In a recent review of the Salomon S lab X-Series “road” shoe I hinted that, based on limited trail miles, it seemed that the X-Series might prove to more of a trail shoe than expected. Well, now, after a little less than 200 miles (300 km), I can affirmatively attest to the trail-worthiness of the X-Series. In fact I will go so far as to say that this shoe is hitting an optimum mix of characteristics for all but the most gnarliest of trails- even though Salomon classes it as a “road” shoe with some trail capability.
So, I have tested the X-Series against Salomon’s top-of-the-line trail shoe, the S Lab Sense 4 Ultra. This comparison test has been conducted on all of the same trails, conditions, and terrain. The primary trails are mountainous buffed to mid-technical, the terrain has included steep (>60% grade) trail, off trail talus, slickrock, bog, stream, and river crossings, and the conditions have included snowfields, clay mud, ice, and sand. A good variety that includes just about everything that one might encounter in the Rockies with the exception of the “moondust” that typically develops later in the summer on some trails. The following is a summary of the differences, similarities, and superiorities between these two shoes.
In the end the two shoes compared in a way that a 911 might be compared to a GT3– both models are very high performance options, but one is much more “edgy” and tuned to a specific purpose whereas the other is a more widely usable and comfortable design with numerous advantages.
Note: 23 April 2015- I have posted an update on the performance of the S Lab X-Series at about 700 km (435 miles) of use here.
The S Lab X-Series shoe was announced last summer in Europe and the US and came as a bit of a surprise since Salomon have not ever played in the “road” shoe market but have, rather, focused on the trail shoe market. When this “road” shoe was introduced many cast a wary eye given Salomon’s lack of experience in this area. However, usually when Salomon does something they do it right and “different” than the competitors. And this holds true for the X-Series.
The S Lab Sense 4 Ultra is an evolutionary derivative of the original Sense line brought out in 2012. As can be gleaned from the name of the shoe, Salomon are on the 4th generation of the Sense. In 2012 the shoe introduced super light weight, high traction, incredible proprioception, ultra-light ProFeel carbon fiber rock plate, some unique materials, and, most importantly, Endofit construction to the trail running world. The EndoFit construction has been universally acknowledged as a superior approach to fit and feel. The progression of the models since have fixed performance and durability issues primarily with added traction (more and deeper lugs) and new, more durable, materials and constructions. Such is the same with the latest iteration in the Sense 4. This shoe is the flagship of the Salomon trail running offerings but the model has become a bit “long in the tooth” since there have been no real advancements beyond those first introduced in 2012. It is expected that Salomon will disrupt the trail running market sometime soon with an all-new model, perhaps with a dose of the carbon technology that they have been applying to the cross country ski boot and mountaineering boot markets.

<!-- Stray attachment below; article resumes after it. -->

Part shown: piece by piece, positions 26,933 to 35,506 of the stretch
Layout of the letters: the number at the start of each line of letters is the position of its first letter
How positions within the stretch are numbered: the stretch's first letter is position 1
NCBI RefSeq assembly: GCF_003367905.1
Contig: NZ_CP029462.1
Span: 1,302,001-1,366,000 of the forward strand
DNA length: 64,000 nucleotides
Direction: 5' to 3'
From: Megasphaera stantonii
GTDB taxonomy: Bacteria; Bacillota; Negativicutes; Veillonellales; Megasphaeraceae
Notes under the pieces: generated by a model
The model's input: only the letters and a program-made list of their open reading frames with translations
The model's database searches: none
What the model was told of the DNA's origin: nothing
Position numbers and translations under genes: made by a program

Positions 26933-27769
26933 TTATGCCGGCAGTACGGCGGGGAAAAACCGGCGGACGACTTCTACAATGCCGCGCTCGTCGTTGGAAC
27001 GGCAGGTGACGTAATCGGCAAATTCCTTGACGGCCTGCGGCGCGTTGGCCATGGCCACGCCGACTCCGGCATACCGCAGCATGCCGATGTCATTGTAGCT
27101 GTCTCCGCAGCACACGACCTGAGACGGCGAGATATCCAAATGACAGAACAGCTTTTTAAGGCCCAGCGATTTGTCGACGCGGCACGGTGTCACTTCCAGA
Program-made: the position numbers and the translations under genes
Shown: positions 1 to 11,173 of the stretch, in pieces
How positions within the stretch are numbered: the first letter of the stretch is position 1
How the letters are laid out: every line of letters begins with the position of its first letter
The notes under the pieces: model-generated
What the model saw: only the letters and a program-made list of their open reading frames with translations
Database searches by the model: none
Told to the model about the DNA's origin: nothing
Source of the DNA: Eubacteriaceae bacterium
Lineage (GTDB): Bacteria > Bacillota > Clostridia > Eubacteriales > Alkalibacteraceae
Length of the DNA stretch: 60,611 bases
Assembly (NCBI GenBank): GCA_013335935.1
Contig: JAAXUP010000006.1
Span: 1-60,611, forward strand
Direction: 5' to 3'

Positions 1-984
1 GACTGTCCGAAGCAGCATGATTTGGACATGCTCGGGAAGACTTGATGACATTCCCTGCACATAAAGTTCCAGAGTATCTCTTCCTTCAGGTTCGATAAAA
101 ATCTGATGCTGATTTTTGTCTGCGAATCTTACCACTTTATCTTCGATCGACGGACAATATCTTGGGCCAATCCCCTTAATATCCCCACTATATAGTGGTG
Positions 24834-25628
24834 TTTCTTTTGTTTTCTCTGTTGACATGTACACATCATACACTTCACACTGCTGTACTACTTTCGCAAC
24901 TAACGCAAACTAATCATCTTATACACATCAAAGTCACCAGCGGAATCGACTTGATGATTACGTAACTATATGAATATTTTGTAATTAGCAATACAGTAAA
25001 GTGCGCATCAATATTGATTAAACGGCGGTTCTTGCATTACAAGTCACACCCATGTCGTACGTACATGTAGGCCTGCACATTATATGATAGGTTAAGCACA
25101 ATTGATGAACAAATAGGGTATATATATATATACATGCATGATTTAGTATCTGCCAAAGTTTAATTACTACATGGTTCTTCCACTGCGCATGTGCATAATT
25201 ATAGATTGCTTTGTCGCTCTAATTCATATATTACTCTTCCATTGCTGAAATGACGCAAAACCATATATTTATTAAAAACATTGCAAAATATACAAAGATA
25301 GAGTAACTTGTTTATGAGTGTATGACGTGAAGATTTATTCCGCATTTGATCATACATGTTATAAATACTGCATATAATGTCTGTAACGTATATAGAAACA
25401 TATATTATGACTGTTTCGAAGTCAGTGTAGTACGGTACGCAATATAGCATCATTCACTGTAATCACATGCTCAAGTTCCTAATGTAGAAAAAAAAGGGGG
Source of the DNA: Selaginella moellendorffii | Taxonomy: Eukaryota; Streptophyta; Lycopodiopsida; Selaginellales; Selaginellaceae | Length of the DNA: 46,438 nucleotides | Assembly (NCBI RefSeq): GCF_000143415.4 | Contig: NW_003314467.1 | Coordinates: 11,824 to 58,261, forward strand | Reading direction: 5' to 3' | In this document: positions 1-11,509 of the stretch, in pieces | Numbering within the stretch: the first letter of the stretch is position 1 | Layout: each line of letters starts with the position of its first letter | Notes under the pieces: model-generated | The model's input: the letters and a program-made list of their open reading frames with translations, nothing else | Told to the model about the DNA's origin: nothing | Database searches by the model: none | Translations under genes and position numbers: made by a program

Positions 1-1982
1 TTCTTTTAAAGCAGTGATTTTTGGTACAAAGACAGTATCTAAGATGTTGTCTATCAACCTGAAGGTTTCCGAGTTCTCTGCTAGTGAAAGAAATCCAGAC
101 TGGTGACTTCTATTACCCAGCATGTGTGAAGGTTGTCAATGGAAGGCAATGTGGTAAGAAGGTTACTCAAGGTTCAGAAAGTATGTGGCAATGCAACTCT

The X-Series and Sense 4 both employ many of the same construction elements and materials- EndoFit, ProFeel film, SensiFit, and ContraGrip outsole. The differences lie in some of the materials in the upper, the amount of dual-density EVA incorporated, the design and attachment of the outsole wear layer, and the geometry of the shoe itself.
The X-Series offers a wider forefoot (about 3 mm on my size 7.5US, 40 2/3 EU) and a wider, squarer toebox. The heel is also wider by about 5 mm on these size 7.5US.
Perhaps a more significant difference is the midsole stack where the X-Series has a 19 mm heel/11 mm forefoot and the Sense 4 has 13 mm heel/9 mm forefoot stack. Both models use “dual-density” EVA where a cushier EVA can be placed where needed (I assume that the lower density, softer, EVA is in the forefoot and heel). The overall stack height (including the outsole) for the X-Series is 23 mm heel/15 mm forefoot giving an 8 mm drop. The Sense 4 adheres to the “low drop” Sense design ethos with a total stack height of 19 mm heel/ 15 mm forefoot and a 4 mm drop.